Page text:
The Australian stock market opened on a positive but slightly listless note on Monday with strong cues from Wall Street triggering some modest buying in early trading. However, with participants resorting to selling at higher levels, the market has pared its early gains now.
Energy stocks are in focus. Healthcare, materials and financials stocks are trading modestly higher, while information technology, telecommunications and consumer staples stocks are exhibiting some weakness.
The Australian benchmark index S&P/ASX 200, which moved on to 3,960, is currently trading at 3,944, up 2.30 points over its previous close.
Materials stock BHP Billiton is trading 0.5% up while Rio Tinto is down marginally. In the energy space, Worleyparsons is trading nearly 5% up and Woodside Petroleum is up 0.2%.
In the banking space, Commonwealth Bank of Australia is down by 1.4%, while ANZ Bank and National Bank of Australia are trading higher by 0.4% and 0.2% respectively.
Pharma stock CSL is up 1.6% and capital goods issue Leighton Holdings is trading 1.6% up. Among diversified financials, Macquarie Group is up 1.5%.
In the currency market, the Australian dollar is trading at 0.7676 to the U.S. dollar.
Among other markets in the Asia-Pacific region, New Zealand is trading higher, with the NZX 50 index trading 0.83% up at 2,896.87. The Korean market is trading with modest gains. The Japanese market has also opened on a firm note. The Nikkei 225 benchmark is currently trading 0.65% up.
Better than expected jobs data and a positive reaction to the results of the financial stress tests lifted stock prices on Wall Street Friday. Despite some profit taking at higher levels, the major averages ended the session on a high note.
According to a report from the Labor Department, employment fell by 539,000 jobs in April following a revised decrease of 699,000 jobs in March. The decrease in employment marked the smallest drop in jobs since October of 2008.
While the decrease was smaller than the loss of 600,000 jobs expected by economists, upward revisions to the number of job losses in February and March partly offset some of the optimism about the labor market.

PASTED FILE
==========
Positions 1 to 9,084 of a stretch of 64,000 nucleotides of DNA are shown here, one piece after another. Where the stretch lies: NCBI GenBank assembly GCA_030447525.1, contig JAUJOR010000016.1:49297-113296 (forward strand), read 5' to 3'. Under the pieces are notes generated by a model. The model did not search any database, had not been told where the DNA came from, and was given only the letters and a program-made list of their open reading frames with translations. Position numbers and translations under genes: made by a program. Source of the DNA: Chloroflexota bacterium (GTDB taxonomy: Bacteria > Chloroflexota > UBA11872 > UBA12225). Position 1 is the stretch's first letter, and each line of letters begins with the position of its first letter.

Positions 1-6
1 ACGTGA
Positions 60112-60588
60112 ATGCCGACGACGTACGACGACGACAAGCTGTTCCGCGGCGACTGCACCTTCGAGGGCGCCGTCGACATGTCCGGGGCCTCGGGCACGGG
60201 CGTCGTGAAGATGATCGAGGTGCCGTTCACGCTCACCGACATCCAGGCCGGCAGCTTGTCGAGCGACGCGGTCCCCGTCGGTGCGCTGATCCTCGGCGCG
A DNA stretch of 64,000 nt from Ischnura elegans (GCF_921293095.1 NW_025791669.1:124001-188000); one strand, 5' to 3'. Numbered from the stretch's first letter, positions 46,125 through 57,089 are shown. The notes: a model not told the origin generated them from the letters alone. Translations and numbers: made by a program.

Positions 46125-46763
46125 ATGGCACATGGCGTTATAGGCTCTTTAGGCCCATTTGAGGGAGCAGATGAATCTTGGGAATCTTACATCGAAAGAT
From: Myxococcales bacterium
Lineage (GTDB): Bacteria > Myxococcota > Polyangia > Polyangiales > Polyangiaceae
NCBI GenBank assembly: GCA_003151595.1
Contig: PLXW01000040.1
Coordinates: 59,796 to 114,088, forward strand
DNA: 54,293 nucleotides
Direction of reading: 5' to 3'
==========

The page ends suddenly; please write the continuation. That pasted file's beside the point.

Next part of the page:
The Labor Department also said that the unemployment rate rose to 8.9 percent in April from 8.5 percent in March. With the increase, which came in line with economist estimates, the unemployment rate rose to a new 25-year high.
Traders also reacted positively to the official results of the government's stress tests of the nation's 19 largest financial firms, which were released after the close of trading on Thursday.
U.S. bank regulators said about half of the country's biggest financial institutions need to improve their capital positions in order to ensure that they can weather a further downturn in the economy. The results of the stress tests showed that 10 of the 19 banks tested need to raise a total of $74.6 billion. The banks involved in the exercise account for two-thirds of the assets and more than half of the loans in the U.S. banking system.
The Dow closed up 164.80 points or 2 percent at 8,574.65, the Nasdaq closed up 22.76 points or 1.3 percent at 1,739.00 and the S&P 500 closed up 21.84 points or 2.4 percent at 929.23.
Stock markets across the Asia-Pacific region closed mostly higher on Friday, reacting positively to the U.S. stress test results. Japan's benchmark Nikkei 225 Index closed up 0.5 percent, at a six-month closing high.
European stocks also turned in strong performances, although they ended the session off their best levels of the day. The U.K.'s FTSE 100 Index rose 1.4 percent, while the French CAC 40 Index and the German DAX Index closed up 1.9 percent and 2.3 percent, respectively.
U.S. economic data is likely to attract some attention next week, with reports on retail sales, producer and consumer price inflation, and industrial production likely to be in focus. Traders are also likely to keep a close eye on the weekly jobless claims report.
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